Mireille Hildebrandt’s Smart Technologies and the End(s) of Law (2015) raises questions for law that are best characterized as meta-institutional. This review essay considers the implications of Hildebrandt’s work for the conceptualization of fundamental rights. One consequence of the shift to a world in which smart digital technologies continually, immanently mediate and preempt our beliefs and choices is that legal discourses about fundamental rights are revealed to be incomplete along a dimension that we have simply failed to recognize. To remain effective in the digital age, rights discourse requires extension into the register of affordances.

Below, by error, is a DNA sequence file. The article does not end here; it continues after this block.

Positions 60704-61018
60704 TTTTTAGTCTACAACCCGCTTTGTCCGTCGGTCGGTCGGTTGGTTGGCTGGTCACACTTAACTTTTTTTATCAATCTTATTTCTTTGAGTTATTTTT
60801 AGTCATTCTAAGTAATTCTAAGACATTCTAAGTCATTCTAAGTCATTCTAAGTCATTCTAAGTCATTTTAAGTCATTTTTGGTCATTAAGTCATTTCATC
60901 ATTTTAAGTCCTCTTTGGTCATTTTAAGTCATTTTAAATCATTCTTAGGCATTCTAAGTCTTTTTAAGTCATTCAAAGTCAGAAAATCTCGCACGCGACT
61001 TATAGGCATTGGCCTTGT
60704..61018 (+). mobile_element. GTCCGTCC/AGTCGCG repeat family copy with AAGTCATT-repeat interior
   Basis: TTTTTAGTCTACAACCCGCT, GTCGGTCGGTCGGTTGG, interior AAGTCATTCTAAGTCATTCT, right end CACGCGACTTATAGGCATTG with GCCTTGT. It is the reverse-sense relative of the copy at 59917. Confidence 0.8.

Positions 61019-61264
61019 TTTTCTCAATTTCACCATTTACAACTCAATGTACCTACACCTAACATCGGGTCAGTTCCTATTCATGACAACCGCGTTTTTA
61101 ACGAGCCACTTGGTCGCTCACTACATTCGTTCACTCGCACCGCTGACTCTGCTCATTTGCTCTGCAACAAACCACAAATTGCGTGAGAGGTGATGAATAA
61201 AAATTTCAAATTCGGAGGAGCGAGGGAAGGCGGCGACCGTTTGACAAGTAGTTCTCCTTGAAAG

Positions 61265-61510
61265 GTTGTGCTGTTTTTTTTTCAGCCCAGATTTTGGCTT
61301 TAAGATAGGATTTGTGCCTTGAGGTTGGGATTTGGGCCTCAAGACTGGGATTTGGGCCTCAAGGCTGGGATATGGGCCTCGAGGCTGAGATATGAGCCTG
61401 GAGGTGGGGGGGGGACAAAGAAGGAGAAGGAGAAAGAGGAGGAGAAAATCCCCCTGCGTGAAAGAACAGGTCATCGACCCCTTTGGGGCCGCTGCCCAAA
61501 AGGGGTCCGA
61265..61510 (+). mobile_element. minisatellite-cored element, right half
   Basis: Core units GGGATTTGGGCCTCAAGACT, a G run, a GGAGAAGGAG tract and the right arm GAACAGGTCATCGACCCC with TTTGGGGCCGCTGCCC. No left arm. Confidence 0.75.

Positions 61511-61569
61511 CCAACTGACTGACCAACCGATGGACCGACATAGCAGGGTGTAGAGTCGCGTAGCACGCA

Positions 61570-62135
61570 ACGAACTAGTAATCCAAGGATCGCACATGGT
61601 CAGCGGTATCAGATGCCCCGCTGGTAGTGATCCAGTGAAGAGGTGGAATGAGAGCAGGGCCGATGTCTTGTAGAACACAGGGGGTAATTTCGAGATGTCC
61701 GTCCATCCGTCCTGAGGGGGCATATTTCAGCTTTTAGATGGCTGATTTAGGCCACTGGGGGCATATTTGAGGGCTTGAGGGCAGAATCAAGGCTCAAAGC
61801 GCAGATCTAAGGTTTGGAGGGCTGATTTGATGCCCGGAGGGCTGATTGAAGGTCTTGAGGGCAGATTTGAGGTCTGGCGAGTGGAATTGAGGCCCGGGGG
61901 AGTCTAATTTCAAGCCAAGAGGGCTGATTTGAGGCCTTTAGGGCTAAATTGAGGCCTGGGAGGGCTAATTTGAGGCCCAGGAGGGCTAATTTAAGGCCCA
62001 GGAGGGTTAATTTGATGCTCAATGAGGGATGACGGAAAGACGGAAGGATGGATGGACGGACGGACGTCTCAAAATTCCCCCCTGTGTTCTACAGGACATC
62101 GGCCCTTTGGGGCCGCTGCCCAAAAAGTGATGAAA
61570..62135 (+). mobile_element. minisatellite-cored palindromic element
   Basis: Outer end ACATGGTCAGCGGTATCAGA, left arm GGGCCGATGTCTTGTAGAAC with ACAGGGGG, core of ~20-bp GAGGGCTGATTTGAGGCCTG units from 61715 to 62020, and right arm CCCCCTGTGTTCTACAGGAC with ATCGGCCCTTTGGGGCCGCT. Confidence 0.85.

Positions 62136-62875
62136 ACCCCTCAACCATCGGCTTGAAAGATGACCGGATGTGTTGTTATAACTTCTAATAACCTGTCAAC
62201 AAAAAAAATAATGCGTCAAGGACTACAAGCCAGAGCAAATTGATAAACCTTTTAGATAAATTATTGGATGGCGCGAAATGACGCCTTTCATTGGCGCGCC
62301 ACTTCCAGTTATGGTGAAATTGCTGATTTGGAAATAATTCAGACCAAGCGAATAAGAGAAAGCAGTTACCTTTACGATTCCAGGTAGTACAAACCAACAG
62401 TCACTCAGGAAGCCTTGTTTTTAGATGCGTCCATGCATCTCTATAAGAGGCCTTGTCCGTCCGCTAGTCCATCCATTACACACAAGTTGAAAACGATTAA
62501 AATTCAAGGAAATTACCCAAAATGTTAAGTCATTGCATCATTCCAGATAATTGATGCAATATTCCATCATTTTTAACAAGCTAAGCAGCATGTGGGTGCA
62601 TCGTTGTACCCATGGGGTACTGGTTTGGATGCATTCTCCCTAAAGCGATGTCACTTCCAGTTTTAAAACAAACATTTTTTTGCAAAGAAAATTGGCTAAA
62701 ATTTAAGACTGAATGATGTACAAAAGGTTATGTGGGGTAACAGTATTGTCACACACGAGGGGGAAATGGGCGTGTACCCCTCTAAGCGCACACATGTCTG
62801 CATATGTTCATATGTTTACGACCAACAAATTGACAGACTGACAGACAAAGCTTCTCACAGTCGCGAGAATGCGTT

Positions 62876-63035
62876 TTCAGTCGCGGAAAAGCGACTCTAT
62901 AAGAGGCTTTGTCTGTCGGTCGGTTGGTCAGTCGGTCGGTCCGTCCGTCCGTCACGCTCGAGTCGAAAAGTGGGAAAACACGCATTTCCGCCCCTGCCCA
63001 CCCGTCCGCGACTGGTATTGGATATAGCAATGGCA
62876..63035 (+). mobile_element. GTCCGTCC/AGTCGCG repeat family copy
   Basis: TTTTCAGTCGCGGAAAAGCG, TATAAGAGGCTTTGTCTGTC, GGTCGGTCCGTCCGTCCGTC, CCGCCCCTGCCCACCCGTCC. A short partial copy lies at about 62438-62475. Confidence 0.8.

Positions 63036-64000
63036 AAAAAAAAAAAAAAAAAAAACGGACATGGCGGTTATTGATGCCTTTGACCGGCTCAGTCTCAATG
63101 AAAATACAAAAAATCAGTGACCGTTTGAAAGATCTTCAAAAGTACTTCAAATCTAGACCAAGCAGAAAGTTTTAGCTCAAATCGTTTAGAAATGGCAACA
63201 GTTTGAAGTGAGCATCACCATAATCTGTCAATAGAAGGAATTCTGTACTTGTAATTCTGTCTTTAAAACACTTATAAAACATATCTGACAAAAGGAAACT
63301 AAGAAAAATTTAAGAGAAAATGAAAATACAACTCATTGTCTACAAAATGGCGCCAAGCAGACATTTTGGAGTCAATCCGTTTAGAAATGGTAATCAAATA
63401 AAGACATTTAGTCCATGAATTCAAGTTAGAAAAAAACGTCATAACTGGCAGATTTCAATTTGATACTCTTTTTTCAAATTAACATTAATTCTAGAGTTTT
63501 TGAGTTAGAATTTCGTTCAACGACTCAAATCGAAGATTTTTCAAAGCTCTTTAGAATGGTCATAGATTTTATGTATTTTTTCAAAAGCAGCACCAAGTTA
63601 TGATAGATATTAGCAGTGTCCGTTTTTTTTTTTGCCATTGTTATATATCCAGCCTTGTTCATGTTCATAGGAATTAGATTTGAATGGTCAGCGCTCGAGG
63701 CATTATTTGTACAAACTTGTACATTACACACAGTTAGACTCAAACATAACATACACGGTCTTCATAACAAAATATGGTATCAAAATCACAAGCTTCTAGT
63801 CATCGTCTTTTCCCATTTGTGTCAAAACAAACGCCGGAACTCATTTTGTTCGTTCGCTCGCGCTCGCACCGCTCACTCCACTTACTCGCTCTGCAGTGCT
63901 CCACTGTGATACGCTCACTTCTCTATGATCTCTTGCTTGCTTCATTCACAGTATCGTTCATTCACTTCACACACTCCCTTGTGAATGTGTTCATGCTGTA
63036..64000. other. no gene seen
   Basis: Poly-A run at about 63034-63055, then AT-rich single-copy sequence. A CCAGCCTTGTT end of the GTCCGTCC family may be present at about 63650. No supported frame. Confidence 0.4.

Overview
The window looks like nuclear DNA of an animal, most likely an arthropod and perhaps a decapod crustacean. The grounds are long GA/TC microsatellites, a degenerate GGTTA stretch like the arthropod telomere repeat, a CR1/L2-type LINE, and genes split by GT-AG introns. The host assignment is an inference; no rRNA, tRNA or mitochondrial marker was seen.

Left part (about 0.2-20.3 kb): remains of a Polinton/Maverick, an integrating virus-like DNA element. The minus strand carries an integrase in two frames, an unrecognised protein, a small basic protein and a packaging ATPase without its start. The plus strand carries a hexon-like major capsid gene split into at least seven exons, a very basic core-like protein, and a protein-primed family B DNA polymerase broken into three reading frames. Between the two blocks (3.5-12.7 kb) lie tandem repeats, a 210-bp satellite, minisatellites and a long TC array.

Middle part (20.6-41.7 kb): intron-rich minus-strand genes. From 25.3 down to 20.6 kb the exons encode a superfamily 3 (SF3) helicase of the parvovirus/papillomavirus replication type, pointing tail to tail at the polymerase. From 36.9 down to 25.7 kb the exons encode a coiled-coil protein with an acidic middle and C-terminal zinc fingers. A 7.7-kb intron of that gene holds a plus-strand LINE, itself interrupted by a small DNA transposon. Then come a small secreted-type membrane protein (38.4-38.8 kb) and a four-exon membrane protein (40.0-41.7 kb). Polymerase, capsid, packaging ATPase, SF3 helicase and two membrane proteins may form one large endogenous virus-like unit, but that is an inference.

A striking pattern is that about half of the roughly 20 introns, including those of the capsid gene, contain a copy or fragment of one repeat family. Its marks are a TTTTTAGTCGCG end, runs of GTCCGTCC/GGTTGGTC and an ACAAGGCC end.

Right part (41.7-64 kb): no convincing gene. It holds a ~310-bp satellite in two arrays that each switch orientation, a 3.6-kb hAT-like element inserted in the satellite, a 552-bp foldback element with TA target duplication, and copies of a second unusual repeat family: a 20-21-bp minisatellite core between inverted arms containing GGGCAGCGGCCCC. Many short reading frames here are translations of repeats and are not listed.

Scholarly Commons Citation
Cohen, Julie E., "Affording Fundamental Rights" (2017). Georgetown Law Faculty Publications and Other Works. 1964.